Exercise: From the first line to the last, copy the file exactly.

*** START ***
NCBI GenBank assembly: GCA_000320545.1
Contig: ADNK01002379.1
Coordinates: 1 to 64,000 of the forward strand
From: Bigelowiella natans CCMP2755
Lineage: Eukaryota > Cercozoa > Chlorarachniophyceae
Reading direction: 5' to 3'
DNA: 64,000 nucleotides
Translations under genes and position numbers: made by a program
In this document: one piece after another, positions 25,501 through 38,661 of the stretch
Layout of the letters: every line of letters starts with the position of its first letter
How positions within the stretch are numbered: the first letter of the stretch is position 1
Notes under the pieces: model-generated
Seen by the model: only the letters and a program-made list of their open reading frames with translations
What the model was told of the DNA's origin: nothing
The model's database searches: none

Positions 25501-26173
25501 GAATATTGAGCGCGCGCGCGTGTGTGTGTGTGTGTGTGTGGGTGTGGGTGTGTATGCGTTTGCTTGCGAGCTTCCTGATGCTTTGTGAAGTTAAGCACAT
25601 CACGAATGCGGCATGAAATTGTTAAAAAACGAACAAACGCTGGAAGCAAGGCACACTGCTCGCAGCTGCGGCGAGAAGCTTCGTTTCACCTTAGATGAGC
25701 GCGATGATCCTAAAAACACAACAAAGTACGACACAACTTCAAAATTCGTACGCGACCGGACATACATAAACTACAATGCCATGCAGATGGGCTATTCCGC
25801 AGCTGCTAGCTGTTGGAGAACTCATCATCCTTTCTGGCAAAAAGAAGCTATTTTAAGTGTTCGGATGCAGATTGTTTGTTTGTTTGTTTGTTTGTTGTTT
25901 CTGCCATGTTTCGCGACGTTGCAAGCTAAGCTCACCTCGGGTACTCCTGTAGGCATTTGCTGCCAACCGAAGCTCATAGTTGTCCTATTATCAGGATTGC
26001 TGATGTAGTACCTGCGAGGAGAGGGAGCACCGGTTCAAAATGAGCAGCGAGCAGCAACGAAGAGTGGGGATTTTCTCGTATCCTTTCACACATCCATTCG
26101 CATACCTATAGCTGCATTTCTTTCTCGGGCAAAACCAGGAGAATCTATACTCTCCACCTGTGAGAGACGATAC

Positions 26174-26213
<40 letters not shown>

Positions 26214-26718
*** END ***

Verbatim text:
NCBI GenBank assembly: GCA_000320545.1
Contig: ADNK01002379.1
Coordinates: 1 to 64,000 of the forward strand
From: Bigelowiella natans CCMP2755
Lineage: Eukaryota > Cercozoa > Chlorarachniophyceae
Reading direction: 5' to 3'
DNA: 64,000 nucleotides
Translations under genes and position numbers: made by a program
In this document: one piece after another, positions 25,501 through 38,661 of the stretch
Layout of the letters: every line of letters starts with the position of its first letter
How positions within the stretch are numbered: the first letter of the stretch is position 1
Notes under the pieces: model-generated
Seen by the model: only the letters and a program-made list of their open reading frames with translations
What the model was told of the DNA's origin: nothing
The model's database searches: none

Positions 25501-26173
25501 GAATATTGAGCGCGCGCGCGTGTGTGTGTGTGTGTGTGTGGGTGTGGGTGTGTATGCGTTTGCTTGCGAGCTTCCTGATGCTTTGTGAAGTTAAGCACAT
25601 CACGAATGCGGCATGAAATTGTTAAAAAACGAACAAACGCTGGAAGCAAGGCACACTGCTCGCAGCTGCGGCGAGAAGCTTCGTTTCACCTTAGATGAGC
25701 GCGATGATCCTAAAAACACAACAAAGTACGACACAACTTCAAAATTCGTACGCGACCGGACATACATAAACTACAATGCCATGCAGATGGGCTATTCCGC
25801 AGCTGCTAGCTGTTGGAGAACTCATCATCCTTTCTGGCAAAAAGAAGCTATTTTAAGTGTTCGGATGCAGATTGTTTGTTTGTTTGTTTGTTTGTTGTTT
25901 CTGCCATGTTTCGCGACGTTGCAAGCTAAGCTCACCTCGGGTACTCCTGTAGGCATTTGCTGCCAACCGAAGCTCATAGTTGTCCTATTATCAGGATTGC
26001 TGATGTAGTACCTGCGAGGAGAGGGAGCACCGGTTCAAAATGAGCAGCGAGCAGCAACGAAGAGTGGGGATTTTCTCGTATCCTTTCACACATCCATTCG
26101 CATACCTATAGCTGCATTTCTTTCTCGGGCAAAACCAGGAGAATCTATACTCTCCACCTGTGAGAGACGATAC

Positions 26174-26213
<40 letters not shown>

Positions 26214-26718